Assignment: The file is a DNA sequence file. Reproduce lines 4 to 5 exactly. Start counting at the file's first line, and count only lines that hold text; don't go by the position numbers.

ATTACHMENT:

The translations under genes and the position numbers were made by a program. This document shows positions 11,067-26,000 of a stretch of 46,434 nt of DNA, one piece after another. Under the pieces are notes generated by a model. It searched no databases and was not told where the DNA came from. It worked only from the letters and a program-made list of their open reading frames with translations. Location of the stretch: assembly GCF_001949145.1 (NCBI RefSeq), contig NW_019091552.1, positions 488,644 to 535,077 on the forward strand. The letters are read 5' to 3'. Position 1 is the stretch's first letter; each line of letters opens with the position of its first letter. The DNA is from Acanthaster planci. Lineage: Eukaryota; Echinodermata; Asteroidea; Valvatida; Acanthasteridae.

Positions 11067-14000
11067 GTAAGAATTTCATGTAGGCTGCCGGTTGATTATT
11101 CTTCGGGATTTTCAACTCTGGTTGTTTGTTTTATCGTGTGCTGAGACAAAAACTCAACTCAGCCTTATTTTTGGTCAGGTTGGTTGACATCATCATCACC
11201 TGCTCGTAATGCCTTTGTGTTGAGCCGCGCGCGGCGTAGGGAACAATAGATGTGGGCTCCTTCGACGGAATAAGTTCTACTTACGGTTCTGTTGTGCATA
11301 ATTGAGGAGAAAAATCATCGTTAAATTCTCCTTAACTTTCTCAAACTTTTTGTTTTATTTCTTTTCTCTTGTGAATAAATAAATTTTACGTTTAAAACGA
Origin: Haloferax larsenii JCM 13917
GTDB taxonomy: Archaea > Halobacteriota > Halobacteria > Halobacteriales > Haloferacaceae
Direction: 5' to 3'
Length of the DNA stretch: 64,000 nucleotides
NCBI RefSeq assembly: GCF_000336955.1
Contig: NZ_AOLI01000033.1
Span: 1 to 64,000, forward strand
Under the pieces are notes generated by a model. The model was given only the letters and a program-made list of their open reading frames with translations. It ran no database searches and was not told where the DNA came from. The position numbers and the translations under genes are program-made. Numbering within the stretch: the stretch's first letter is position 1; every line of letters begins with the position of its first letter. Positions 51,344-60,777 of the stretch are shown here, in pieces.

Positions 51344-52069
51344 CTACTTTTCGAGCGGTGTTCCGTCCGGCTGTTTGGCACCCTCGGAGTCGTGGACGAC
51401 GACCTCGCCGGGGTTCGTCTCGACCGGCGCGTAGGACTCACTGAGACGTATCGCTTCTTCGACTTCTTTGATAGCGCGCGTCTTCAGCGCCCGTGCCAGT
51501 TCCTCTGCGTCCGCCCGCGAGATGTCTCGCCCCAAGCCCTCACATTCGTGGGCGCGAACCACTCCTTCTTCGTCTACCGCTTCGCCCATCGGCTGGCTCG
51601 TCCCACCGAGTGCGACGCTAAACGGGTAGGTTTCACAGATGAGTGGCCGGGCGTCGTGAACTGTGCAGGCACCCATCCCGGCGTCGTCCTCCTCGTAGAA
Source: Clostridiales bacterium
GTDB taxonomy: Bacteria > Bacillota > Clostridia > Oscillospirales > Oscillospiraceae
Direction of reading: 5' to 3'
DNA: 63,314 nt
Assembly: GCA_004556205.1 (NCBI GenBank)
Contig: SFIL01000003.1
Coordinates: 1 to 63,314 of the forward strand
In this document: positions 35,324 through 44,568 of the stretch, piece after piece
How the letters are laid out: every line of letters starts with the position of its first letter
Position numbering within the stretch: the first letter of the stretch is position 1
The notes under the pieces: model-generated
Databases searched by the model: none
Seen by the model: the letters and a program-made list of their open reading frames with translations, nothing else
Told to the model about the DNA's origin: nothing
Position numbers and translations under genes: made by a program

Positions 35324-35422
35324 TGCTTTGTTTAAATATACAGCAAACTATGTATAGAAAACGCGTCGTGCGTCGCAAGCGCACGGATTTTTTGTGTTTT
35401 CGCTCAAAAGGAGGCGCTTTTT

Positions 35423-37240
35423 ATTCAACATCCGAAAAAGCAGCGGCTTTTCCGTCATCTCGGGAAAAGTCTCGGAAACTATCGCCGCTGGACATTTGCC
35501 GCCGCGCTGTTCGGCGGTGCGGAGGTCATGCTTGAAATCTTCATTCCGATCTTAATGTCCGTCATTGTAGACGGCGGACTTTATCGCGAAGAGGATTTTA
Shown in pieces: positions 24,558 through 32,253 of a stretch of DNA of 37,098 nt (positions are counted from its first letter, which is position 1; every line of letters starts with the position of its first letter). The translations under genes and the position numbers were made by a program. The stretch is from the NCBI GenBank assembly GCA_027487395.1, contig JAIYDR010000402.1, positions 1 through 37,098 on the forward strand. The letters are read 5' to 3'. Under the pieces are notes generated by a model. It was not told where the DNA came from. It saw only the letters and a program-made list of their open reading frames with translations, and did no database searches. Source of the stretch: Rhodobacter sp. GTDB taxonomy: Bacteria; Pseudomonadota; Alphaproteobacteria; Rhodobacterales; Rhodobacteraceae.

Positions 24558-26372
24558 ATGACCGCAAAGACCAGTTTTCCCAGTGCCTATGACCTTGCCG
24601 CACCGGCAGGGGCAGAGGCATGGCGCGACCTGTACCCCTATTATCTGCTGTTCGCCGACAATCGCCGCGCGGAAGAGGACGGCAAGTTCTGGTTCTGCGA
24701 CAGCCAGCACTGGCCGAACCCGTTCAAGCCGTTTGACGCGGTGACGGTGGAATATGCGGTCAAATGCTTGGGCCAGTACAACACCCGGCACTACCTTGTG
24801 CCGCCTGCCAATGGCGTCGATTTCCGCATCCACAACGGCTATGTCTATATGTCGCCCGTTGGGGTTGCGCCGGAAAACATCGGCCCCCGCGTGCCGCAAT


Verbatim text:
11101 CTTCGGGATTTTCAACTCTGGTTGTTTGTTTTATCGTGTGCTGAGACAAAAACTCAACTCAGCCTTATTTTTGGTCAGGTTGGTTGACATCATCATCACC
11201 TGCTCGTAATGCCTTTGTGTTGAGCCGCGCGCGGCGTAGGGAACAATAGATGTGGGCTCCTTCGACGGAATAAGTTCTACTTACGGTTCTGTTGTGCATA